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  • Context (IE): India is likely to lower tariffs on a range of goods and services for the first time under the free trade agreements (FTAs) with developed economies.
  • India is currently negotiating FTAs with the UK, the European Union (EU), Australia and Oman.

Free Trade Agreements (FTAs)

  • Free Trade Agreements (FTAs) are agreements between two or more countries or economic blocs. It is aimed to facilitate trade and eliminate or reduce barriers to the exchange of goods and services.
    • Example, The North American Free Trade Agreement (NAFTA)

Key features of Free Trade Agreements

  • Tariff Reduction or Elimination
  • Greater market Access
  • Trade in Services
  • Investment Protection
  • Agreements on intellectual property rights
  • Rules of origin
    • It defines the criteria for determining the country of origin of a product. It helps to prevent third-party goods from taking advantage of the agreement.
  • Address non-tariff barriers to trade.
    • Such as quotas, licensing requirements, and technical standards
  • Provisions for customs cooperation

India & FTA’s

  • A screenshot of a computer Description automatically generatedIndia has signed 13 Free Trade Agreements (FTAs) with its trading partners.

Factors Affecting India’s FTA

Tariffs/Customs duties

  • High tariffs are among the key concerns raised by trade partners India is negotiating FTA.
  • India has the highest import duty compared to most major economies with an average Most Favored Nation. It is twice the global average (WTO).
    • The most-favored-nation clause requires WTO members to offer the same trade terms to all trading partners.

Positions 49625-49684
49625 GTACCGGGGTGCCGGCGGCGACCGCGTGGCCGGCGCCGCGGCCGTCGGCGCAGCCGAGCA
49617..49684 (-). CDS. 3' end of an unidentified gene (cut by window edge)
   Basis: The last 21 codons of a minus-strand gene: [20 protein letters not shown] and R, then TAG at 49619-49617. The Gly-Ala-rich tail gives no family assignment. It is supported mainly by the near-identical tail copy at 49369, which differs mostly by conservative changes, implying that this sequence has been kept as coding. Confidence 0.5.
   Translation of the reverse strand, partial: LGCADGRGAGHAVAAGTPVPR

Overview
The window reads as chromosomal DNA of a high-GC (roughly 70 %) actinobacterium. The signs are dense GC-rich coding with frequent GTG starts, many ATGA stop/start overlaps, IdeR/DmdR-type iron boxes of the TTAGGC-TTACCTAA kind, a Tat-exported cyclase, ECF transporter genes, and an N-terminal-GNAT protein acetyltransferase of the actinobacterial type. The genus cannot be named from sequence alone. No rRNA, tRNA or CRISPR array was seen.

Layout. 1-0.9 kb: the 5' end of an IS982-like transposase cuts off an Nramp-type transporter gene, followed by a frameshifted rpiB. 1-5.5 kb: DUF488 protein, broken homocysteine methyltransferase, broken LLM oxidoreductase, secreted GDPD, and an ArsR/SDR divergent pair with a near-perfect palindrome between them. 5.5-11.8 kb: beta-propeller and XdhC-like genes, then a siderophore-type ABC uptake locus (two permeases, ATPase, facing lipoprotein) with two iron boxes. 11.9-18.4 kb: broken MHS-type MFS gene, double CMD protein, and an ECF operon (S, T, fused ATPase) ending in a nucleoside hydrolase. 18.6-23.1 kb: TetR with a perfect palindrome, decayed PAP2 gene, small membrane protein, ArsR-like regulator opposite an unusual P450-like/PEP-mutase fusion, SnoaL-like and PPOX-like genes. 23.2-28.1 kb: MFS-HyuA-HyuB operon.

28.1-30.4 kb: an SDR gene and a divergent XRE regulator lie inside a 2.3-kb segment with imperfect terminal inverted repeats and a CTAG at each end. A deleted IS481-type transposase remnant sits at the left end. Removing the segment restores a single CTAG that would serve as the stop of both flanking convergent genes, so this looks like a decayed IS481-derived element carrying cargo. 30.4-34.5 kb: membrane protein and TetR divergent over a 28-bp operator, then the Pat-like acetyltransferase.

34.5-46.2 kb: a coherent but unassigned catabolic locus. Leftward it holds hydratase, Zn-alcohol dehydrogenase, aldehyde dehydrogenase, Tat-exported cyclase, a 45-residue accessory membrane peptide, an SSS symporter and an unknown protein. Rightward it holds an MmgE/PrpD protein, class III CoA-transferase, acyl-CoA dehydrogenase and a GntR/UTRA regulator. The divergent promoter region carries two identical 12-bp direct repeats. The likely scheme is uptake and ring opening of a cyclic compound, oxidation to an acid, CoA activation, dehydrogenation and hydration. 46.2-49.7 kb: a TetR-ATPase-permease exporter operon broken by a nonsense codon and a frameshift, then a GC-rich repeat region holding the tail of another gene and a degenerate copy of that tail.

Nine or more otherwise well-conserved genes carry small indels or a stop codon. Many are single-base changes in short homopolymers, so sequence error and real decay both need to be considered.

• Tariffs are customs duties on goods imported into a country.
    • Customs Duty is a kind of indirect tax that is levied by the government on the imports and exports of goods.

Other factors affecting India’s Trade

  • Technical barriers to trade (TBT)
  • Sanitary and Phyto-sanitary (SPS) measures
  • Deviation from internationally agreed standards
  • Discrimination based on legislative or administrative measures by India.

Technical Barriers to Trade (TBT)

  • A technical barrier to trade (TBT) is any regulation, standard or procedure that could make exporting goods to another country more difficult.
  • TBT measures are intended to protect consumers, human health, and the environment but can sometimes be used to restrict trade.
  • The WTO Agreement on Technical Barriers to Trade is in place. It ensures TBT measures are not more trade-restrictive than necessary.

Various Forms of Technical Barriers to Trade (TBT)

  • Technical Regulations: Setting up of specific characteristics for products, such as quality, safety, and performance standards.
  • Product Standards: They dictate the specific features and characteristics a product must meet to be sold in a particular market.
    • For instance, food safety standards may require specific labeling, packaging, or ingredient information to ensure consumer safety.
  • Testing and Certification Requirements: Countries may impose testing and certification requirements to ensure that products meet certain standards.
    • For example, a country might require certification for the safety of imported toys.
  • Labeling and Packaging Regulations: Requirements may include language, font size, and the inclusion of specific information.
    • For instance, nutritional labeling requirements for food products.
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